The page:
Starring Richard Widmark, Bella Darvi, Victor Francen, Cameron Mitchell, Gene Evans, David Wayne, Stephen Bekassy, Richard Loo
Directed by Samuel Fuller
Expectations: Low. This is Fuller’s least favorite film according to his book.
Hell and High Water begins in classic Sam Fuller style, hitting hard with a stunning image designed to immediately excite the viewer and grab hold of their attention. The particular image that opens this Fuller film is a giant nuclear explosion on a remote island (which is actual footage of a test blast by the military), and we’re quickly told via narration that it’s this explosion that the film is about. Sort of. The explosion is more like the catalyst to the film and its climax, but I guess you could say that the explosion informs the entire film and gives tension to the events presented within. That’s kind of a stretch though. This conflicted feeling I have is representative of how I feel about the entire film.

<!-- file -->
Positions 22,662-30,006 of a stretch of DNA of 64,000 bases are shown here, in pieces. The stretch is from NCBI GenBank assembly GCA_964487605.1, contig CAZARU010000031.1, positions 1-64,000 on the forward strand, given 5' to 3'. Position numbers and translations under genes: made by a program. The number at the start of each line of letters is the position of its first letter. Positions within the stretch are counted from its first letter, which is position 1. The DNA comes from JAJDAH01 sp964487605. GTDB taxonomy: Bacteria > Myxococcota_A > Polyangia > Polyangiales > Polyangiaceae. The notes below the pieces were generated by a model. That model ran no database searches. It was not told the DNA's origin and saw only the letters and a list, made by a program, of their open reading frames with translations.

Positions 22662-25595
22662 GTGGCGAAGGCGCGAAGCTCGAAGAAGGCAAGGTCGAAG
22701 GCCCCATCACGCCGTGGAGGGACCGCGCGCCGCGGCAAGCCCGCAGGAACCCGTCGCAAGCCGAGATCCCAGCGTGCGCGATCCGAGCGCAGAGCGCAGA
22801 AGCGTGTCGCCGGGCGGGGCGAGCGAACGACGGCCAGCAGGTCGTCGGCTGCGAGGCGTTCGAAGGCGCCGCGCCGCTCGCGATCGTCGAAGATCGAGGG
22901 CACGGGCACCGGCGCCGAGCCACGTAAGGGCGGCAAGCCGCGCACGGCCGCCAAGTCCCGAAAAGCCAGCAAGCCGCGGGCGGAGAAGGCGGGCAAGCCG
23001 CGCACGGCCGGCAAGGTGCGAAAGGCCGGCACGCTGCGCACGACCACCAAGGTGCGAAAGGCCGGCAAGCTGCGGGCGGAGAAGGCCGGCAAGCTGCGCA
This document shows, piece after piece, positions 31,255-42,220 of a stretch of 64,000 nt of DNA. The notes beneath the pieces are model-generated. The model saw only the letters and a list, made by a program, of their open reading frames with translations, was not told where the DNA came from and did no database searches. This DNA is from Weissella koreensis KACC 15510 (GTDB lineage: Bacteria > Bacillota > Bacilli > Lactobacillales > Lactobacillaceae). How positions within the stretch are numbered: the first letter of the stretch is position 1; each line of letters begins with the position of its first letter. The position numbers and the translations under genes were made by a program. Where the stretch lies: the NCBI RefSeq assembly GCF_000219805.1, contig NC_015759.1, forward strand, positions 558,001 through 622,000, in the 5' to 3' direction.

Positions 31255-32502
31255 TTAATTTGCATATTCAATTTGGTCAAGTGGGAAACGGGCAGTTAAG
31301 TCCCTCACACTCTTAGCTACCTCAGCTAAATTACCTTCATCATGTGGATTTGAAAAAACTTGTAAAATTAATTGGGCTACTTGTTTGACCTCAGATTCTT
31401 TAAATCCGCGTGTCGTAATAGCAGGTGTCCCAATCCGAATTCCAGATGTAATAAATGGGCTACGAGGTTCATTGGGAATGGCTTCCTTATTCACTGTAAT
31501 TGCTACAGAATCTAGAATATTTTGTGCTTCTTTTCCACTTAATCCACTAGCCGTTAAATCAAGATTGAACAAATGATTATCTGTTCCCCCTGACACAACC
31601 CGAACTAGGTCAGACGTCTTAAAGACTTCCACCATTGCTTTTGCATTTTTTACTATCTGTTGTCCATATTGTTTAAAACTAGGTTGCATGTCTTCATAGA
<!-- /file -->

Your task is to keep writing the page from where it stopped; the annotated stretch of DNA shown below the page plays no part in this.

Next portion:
Going into Hell and High Water I had virtually no idea what the film was about. All I knew was that it was a Sam Fuller film, that it was something of a military film, that it was a bigger budget studio picture made as a favor, and that it was Fuller’s least favorite of his pictures. Like the opening explosion, the knowledge that Fuller didn’t like this one informed my viewing of the film. To my surprise though (and realistically I shouldn’t be surprised), Hell and High Water is pretty damn fun, and exceedingly well produced. It is Fuller’s first film in color, as well as his first CinemaScope film and he wastes no time in utilizing both to great effect.